In either case, it’s most likely that at least a couple of people need to be dedicated for the first few months of a retrofitting project for GDPR.

In fact, the time for retrofitting a larger portfolio of titles could take the better part of a year, depending on the backend development required and data storage fees. The cost for these resources alone will force the shutdown of multiple games that are not top grossing, especially those of small and medium-sized developers.

Without a doubt, GDPR will ultimately affect the quality, diversity and the types of games that become available to app gamers in the future.

This may likely cause an interesting effect of temporarily clearing the market of a lot of underperforming games, making it slightly easier to launch new privacy-friendly games into the void.

Without a doubt, GDPR will ultimately affect the quality, diversity and the types of games that become available to app gamers in the future.

In fact, we’re already starting to see indie games shut down due to compliance overhead, like Loadout, Super Monday Night Combat and Ragnarok Online.

Managing third-party data transparency

GDPR was also written to address the fact that most apps use services from third-parties, which of course impacts the privacy of users, i.e. ad networks.

The average number of SDKs per mobile app is 18.5. However, many of these SDKs operate like “black boxes” where how the code behaves with a publisher’s app is unknown.

Moreover, this includes third-party advertisers that track user activity and location, so if these third parties are not GDPR compliant, publishers and developers will be on the hook for them.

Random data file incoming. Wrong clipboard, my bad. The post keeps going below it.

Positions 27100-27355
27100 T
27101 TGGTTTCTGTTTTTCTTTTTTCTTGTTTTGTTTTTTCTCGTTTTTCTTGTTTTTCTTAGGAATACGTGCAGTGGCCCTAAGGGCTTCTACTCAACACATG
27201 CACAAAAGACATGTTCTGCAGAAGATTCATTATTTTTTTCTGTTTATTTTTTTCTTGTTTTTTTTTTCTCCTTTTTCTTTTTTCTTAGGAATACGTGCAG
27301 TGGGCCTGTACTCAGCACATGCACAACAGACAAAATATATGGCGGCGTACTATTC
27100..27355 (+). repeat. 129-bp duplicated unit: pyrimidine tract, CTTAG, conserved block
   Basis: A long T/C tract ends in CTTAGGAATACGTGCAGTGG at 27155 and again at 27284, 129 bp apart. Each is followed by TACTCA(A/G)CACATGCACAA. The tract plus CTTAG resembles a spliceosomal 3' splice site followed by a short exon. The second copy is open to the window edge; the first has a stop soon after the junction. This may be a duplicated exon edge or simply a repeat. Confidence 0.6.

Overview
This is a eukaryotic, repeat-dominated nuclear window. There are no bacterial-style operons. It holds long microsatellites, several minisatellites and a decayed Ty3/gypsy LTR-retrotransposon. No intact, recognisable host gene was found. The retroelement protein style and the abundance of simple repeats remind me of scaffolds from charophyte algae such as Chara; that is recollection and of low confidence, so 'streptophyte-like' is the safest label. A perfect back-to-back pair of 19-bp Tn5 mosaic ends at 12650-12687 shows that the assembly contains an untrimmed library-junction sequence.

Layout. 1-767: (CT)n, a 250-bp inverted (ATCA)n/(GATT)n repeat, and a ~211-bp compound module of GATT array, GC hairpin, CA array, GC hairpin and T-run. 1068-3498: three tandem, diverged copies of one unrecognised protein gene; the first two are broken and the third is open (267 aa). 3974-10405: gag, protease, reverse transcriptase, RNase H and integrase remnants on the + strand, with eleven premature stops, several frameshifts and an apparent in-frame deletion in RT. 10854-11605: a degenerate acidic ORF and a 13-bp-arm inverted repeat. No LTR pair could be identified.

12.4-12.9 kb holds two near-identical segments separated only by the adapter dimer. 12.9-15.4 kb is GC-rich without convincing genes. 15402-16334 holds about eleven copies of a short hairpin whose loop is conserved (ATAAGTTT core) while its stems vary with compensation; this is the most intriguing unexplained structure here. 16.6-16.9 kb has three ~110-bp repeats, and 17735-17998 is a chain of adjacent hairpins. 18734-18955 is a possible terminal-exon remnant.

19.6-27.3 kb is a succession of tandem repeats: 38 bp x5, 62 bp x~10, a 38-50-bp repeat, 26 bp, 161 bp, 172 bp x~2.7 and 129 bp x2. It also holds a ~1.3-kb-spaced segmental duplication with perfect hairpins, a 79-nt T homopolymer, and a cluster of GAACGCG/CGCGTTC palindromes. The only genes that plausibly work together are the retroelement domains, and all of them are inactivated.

Part of this is the key requirement that every user has “the right to be forgotten,” meaning that they can request that app publishers delete all their data by third-party providers, as well as compliance issues for keeping data in the EU and what happens when moving user information to and from the US.

Many app developers are using multiple third-party services and SDKs for a variety of functions: ads, metrics, user acquisition and more.

Some developers are now only working with third parties that keep their data strictly in the EU or are working with the US providers that are covered under Privacy Shield or providing model clauses for backup.

This too is important, particularly for US third-parties because if they did not take the time and money to be compliant, it means that app developers will look at the competition that is compliant, even it means working with an ad network startup that is less proven in the market.

Ultimately, we find that GDPR has changed how we approach managing our app portfolio, app development, our relationships with third-party services and advertising.

It has already begun to alter the landscape of the industry at large and will continue to do so over time.

It’s key for app developers and publishers to integrate privacy concerns into every aspect of their business going forward for data safety and compliance, as well as to continue growing a sustainable business and app portfolio for years to come.


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Echo Innovate
Thank you for this useful information on evolving app development and app advertising.